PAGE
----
After Langaville was identified as a possible site to conduct a social audit, Planact approached a community leader who facilitated conversations with the Ward councillor. Unfortunately, the community leader has passed on and was not able to continue with leaving the mark he had initiated in Langaville.

Sanitation is the biggest challenge in Langaville. The chemical toilets that are being used are not well-installed, they have undesirable odour as compared to the pit latrines and contractors of these toilets do not follow tender specifications as agreed on the tender document. The City of Ekurhuleni has accepted recommendations made by  Tsakane residents.


In June 2019, residents of Kameeldrift 298, a settlement situated in Region 5 of the City of Tshwane conducted a social audit 

Read More

of the hiring and servicing of chemical toilets in their community. The social audit was supported by Planact, the Social Audit Network (SAN), and the International Budget Partnership South Africa (IBP South Africa). The community’s leadership nominated young unemployed people to participate as community volunteers in this social audit. Planact, supported by SAN, and trained Kameeldrift 298 community volunteers in the social audit methodology and all the data was collected by these volunteers.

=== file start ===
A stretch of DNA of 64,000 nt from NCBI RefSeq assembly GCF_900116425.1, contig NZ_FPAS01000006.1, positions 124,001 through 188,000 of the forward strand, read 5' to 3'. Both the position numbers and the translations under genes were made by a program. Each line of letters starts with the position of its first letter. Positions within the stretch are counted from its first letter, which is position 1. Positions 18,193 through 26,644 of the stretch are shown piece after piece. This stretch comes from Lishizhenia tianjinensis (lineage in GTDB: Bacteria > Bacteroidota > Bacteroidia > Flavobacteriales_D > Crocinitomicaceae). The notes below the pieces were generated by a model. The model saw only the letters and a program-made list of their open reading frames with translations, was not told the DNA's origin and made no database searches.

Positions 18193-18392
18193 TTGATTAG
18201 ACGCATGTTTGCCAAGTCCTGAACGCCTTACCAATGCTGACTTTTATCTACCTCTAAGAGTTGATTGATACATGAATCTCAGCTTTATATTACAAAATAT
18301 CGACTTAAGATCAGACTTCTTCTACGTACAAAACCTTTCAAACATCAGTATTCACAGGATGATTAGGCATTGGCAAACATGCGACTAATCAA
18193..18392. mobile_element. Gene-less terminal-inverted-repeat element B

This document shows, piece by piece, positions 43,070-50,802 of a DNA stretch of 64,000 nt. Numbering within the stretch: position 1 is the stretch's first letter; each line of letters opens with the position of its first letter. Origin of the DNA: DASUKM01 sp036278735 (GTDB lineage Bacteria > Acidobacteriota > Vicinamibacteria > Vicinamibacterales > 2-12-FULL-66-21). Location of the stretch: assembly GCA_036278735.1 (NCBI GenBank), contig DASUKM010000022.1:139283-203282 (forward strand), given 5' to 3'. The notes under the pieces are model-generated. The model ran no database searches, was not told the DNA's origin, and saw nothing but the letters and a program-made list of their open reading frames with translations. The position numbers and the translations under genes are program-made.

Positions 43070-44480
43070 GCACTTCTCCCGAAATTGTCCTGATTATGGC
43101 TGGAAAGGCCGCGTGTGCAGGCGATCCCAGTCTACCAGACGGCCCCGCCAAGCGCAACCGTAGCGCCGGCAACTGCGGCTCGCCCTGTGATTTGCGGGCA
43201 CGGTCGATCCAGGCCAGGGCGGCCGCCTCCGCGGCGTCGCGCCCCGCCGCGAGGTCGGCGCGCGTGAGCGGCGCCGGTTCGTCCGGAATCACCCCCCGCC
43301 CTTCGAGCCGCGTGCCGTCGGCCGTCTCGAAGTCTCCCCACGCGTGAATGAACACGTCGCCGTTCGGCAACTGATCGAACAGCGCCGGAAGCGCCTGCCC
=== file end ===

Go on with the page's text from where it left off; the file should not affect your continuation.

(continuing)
A total of 605 households live in Plot 174, which has been re-blocked as part of an informal settlement upgrading process. The majority of Kameeldrift’s residents, living in 2 345 households, are in Plot 175. The Kameeldrift 298 police station, a library, a clinic, and a community hall are situated in Plot 171, while 133 households live in the yard of the community hall. They moved to this section after being evicted from a farm more than 10 years ago.